To have a clear understanding of NRI status in India, it is essential to go through the specific criteria these laws demand. The definition of NRI is different in Income Tax laws from that of exchange control laws.
As per Section 6 of Income Tax Law, a person is an Indian Resident if:
He is in India for a period of 182 days or more during the previous year or,
If he is in India for a tenure of 60 days or more during the last year and 365 days or more during four years before the previous year, on an aggregate.
Condition 2 is not applicable for those who are of Indian origin but live abroad and comes for a visit to India.
Taxation Rules for NRIs
Any income earned in India is taxable in India.
Any income earned outside India is not taxable in India.
For NRI crew members serving on foreign ships, their salary will be excluded from their total taxable income even though the salary goes to the NRE account of an Indian bank.
For RNORs returning to India they can keep their RNOR status for up to 3 years after their return. So, for them, any income earned in India would be taxable, and that earned abroad will not be taxable, similar to NRIs, for a period of 3 years post-return.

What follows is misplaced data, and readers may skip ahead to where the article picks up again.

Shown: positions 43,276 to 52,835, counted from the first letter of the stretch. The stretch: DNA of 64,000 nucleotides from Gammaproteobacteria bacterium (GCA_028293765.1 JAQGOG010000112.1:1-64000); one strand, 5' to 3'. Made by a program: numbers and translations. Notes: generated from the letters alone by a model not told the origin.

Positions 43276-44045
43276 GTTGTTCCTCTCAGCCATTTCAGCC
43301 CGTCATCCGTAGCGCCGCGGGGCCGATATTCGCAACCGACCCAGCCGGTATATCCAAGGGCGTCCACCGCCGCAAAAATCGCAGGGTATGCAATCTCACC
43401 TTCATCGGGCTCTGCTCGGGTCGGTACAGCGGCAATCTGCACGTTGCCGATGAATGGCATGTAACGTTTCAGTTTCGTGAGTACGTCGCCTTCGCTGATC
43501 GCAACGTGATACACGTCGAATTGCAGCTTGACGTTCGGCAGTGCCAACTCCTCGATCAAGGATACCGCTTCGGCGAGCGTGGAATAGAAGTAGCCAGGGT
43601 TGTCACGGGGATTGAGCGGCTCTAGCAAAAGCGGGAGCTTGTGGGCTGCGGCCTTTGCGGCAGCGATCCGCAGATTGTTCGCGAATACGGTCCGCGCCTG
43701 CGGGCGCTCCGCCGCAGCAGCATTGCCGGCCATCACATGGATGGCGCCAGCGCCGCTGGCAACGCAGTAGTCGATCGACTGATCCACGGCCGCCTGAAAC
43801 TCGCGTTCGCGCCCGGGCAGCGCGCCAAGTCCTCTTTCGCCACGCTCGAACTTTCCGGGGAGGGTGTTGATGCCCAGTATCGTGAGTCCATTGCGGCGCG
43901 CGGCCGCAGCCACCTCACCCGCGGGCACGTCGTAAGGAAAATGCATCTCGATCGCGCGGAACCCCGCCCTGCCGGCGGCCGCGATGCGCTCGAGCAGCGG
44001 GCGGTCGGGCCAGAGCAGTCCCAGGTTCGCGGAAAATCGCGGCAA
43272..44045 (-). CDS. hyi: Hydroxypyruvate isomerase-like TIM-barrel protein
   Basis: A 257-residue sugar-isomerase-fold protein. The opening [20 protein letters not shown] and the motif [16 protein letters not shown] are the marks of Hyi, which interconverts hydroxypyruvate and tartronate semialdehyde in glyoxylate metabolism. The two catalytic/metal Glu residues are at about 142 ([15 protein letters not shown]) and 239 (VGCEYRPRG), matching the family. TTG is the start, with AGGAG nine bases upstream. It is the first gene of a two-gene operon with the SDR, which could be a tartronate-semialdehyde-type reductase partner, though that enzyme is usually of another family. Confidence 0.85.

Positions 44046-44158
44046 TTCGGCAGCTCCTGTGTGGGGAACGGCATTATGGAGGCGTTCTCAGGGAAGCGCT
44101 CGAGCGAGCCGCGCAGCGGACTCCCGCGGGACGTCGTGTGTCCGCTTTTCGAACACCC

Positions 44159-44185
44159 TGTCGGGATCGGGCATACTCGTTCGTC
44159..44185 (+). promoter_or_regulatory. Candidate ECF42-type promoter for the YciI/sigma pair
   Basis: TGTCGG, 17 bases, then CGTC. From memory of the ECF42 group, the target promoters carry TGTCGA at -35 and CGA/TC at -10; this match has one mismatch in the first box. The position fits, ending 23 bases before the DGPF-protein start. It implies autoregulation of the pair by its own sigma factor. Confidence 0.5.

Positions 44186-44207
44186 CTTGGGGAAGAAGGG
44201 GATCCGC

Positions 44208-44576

Once anyone assumes the status of an Indian Resident, their income earned inside and outside India becomes taxable.
Income earned in India: This includes any income that arises or accrues in India or accrues in India as deemed by law.
Income accrued in India: As per Section 9 of the Indian Income Tax Act, irrespective of anyone's residential status, if any one of these criteria is met, the income is considered to be "accrued in India”:
Income from salary for services rendered in India
Income from salary from GOI for Indian citizens who serve outside India
Payment of dividend by an Indian Company, whether inside or outside India
Income from any business connection in India
Income from any Indian source, property or asset
Capital gains on transfer of an Indian capital asset
Indian Central or State Government paid royalty, interest, or any fee under specific situations
If an NRI gets income in the form of capital gains due to the sale of equity shares listed on the Indian Stock Exchange, this income will be liable to taxation in India.
If an NRI earns a salary in India under a deputation, this income will be liable to taxation in India.
A foreign company operating an Indian branch will have to file IncomeTax in India.
If an NRI receives rental income from a house or a property situated in India, he becomes liable for taxation on this rental income.
An NRI can claim credit for foreign tax (FTC) in their residential country, as per the agreement between India and that foreign country.
Amendments in Financial Bill 2020
Here is a rundown of the amendments made in financial bill 2020: